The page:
Buyers will compare your Ramsgate property to all the other homes on the market using the portals such as Rightmove, On the Market and Zoopla and even if your asking price is realistic, if your marketing (brochures, pictures, even video walk through) isn’t top dollar, they will dismiss your property.

Remember, the average buyer only views 4.5 properties before they buy and on average, each buyer will only spend just over 25 minutes viewing each home … 
 
The more properties that are on the market, the greater the choice for buyers (yet more competition for house sellers), so we wanted to look at how many homes were for sale in Ramsgate now, compared to 12 months ago.

As you can see, there are some big differences between the property types in Ramsgate.




As for buying a Ramsgate property, searching for that dream house can take time as you have to consider the needs of your spouse, children, schooling, etc., what you can realistically afford and whether your current location can accommodate you until you find that perfect Ramsgate home.

Don’t forget that upwards of 10% of homes do not make it to the portals (the portals are Rightmove, Zoopla and On the Market), so don’t just rely on the portals to let you know what is coming on the market. The number of times I speak to disappointed buyers who missed out because other buyers registered directly with the agent for property, whilst they relied on the portals.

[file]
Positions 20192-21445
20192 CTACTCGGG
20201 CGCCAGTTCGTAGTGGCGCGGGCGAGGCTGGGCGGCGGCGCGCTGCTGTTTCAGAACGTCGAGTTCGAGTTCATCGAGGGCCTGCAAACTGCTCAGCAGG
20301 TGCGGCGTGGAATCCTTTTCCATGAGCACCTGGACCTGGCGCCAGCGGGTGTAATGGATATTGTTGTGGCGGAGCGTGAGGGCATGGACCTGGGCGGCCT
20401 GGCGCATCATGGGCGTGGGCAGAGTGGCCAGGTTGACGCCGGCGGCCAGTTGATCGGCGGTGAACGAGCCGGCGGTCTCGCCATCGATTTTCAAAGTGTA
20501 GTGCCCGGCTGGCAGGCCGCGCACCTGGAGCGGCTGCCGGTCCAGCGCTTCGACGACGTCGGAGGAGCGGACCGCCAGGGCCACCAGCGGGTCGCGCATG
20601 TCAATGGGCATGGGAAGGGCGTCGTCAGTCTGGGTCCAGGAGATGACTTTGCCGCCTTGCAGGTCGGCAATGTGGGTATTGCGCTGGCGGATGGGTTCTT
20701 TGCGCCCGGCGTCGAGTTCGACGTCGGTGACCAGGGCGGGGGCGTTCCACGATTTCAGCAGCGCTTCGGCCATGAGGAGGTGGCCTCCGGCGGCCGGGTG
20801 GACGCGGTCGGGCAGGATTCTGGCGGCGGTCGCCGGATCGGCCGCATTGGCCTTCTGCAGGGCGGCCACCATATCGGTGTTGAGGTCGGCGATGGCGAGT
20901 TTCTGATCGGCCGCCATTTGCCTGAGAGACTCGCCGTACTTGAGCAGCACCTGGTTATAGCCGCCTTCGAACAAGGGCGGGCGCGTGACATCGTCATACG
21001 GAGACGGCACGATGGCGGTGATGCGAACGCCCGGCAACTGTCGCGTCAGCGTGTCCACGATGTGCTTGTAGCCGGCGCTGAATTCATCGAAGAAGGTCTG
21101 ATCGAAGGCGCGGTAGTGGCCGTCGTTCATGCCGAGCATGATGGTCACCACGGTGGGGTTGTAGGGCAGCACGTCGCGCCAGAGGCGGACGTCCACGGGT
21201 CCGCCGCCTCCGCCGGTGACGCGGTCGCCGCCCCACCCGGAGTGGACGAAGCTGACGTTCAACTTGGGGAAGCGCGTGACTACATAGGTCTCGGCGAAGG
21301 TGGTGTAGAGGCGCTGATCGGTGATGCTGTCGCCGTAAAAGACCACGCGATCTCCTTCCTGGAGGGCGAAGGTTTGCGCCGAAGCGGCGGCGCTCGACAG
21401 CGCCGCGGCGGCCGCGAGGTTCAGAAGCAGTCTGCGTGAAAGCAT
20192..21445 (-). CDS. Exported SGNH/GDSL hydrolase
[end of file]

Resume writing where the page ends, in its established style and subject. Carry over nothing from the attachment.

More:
When it comes to buying a Ramsgate home, and so you do not make any decisions you will regret later on, taking your time is always the more practical option. The amount of money that is involved in buying a home and all the costs connected with it means that you should not rush into buying or selling without due consideration.

Tuesday, 1 October 2019

76.3% of Thanet OAP’s own their own home … and they are worth £1,109.1m

Yes, that number is staggering isn’t it ….

Of the 8,836 households in Thanet where the head of the household is 65 years or older, an astounding 6,738 (or 76.3%) of those are owned, which is just above the national average of 74.1%, which sounds great – yet nothing could be further from the truth.

I chat with many Thanet pensioners who would like to move but cannot, as there is a scarcity of such properties for Thanet mature people to downsize into. Due to their scarcity and high demand, Thanet bungalows on average get a 12% to 22% premium per square metre premium over two storey properties. To add insult to injury, a recent NHBC reported that only 1% of new builds in the Country were single storey bungalows (compared to 7% in the mid 1990’s).

Thanet OAP’s are sitting on £1,109.1m of equity in these Thanet homes